Navigating Difficult Conversations With Your Employees

Jun 3, 2022 | Listen

Navigating Difficult Conversations With Your Employees

Adding team members can lead to growth and success but also bring potential conflicts and complications. When awkward employee situations arise, some leaders choose to ignore them, and employees may not be ready to face the truth. However, avoiding “difficult conversations” in the workplace can lead to increased resentment, lower morale, and foster a toxic environment. These conversations are necessary to maintain smooth operations and sustain business growth.

In this episode of Help! My Business Is Growing, our guest Ron Reich shares his valuable insights on navigating difficult conversations with employees and handling conflicts productively.

He demonstrates how you can transform these difficult conversations into opportunities for understanding and personal and professional growth and development – both for you and your team members.



Timestamps for this week’s episode

  • 12:09 Why is it challenging for leaders to implement vision and mission statements alone?

  • 13:14 What is the difference between a vision and a mission?

  • 16:38 How do you use your vision and mission in the daily worklife of your business?

  • 27:20 Structuring difficult conversations with team members, so it’s positive, productive, and not emotionally draining

  • 36:55 Actionable step to take to become a more thoughtful, responsive, and proactive leader in structuring teams?

“Organizations who have a very solid vision and mission statement put themselves in a much better position to compete, and their employees work well with each other, work well within the organization and with senior leaders as well.” Ron Reich

Why is it challenging for leaders to implement vision and mission statements alone?

Leaders typically have a hard time implementing their own company’s vision and mission statement because they don’t understand its purpose.

They see it as something telling them what to do and forcing them to give up their independence, instead of seeing that it ultimately serves as a guide to making the right choices and has the power to bring everybody in the organization together.

CEOs should not be making all decisions, and neither should the senior leaders. Everyone within the organization needs to be making important decisions as well, and asking how will this decision drive us forward or take us towards our vision or mission?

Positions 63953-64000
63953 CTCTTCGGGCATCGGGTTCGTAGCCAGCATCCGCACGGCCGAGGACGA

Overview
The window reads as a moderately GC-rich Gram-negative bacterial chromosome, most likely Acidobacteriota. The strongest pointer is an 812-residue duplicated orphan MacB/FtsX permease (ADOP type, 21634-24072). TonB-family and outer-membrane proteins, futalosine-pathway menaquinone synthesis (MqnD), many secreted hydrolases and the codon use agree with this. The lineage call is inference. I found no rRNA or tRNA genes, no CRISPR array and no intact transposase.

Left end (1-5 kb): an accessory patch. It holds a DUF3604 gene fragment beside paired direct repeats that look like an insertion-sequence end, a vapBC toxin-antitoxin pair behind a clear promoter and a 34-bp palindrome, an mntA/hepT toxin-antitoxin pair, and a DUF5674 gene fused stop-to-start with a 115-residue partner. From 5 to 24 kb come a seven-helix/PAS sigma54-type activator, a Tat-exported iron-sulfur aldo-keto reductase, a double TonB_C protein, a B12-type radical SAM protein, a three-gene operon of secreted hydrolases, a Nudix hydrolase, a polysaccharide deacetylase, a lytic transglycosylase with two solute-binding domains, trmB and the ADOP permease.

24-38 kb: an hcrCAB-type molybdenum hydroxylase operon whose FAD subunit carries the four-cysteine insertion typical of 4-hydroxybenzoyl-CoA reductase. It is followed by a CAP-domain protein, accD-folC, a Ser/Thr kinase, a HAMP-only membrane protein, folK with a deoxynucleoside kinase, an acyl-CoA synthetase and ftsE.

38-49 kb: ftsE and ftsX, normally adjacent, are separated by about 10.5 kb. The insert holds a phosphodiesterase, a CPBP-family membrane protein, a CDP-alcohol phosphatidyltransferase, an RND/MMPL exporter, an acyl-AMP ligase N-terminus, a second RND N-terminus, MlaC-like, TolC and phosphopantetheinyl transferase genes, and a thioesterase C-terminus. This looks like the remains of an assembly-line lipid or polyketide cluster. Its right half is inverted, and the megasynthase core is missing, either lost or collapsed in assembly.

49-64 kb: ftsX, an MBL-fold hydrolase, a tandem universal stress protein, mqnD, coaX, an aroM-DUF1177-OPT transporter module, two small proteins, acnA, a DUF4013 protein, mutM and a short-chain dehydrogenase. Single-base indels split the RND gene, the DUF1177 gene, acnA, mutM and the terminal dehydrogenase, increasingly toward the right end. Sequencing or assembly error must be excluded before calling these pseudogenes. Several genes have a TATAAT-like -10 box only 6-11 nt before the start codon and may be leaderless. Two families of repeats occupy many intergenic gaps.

What is the difference between a vision and a mission?

A vision is what a company wants to do, yet it is almost always impossible to attain. It is often a statement written in an easy-to-memorize way. On the other hand, the mission defines what steps to take to achieve the vision objectives.

Visions are often “unattainable” because once you reach and achieve your vision, there are no more places to go, and progress stops. However, organizations must keep growing, innovating, and moving forward.

“One of the most important things that need to happen very quickly after the vision and the mission is developed is that it needs to be cascaded down and shared fully with the rest of the organization so that everybody understands it.” – Ron Reich

How do you use your vision and mission in the daily worklife of your business?

One of the most important things that need to happen very quickly after you’ve developed a vision and mission statement is to cascade and share it thoroughly with the rest of the organization. This way, everybody will understand it immediately.

Sharing the statement with your employees will also allow them to check if it resonates with them and is aligned with their values and priorities. Many times this will prevent problems that lead to difficult conversations.

Also, younger millennial team members between the ages of 25 to 32 can immediately see if they’re going to make a difference or not, which is important for them.

Structuring difficult conversations with team members, so it’s positive, productive, and not emotionally draining

Preparation is key to managing difficult conversations.

Before jumping in, make sure you know why you are having this conversation and what outcome you want to achieve. Stay respectful, actively listen, and focus on the points you wish to raise to stay in control and on track during the conversation.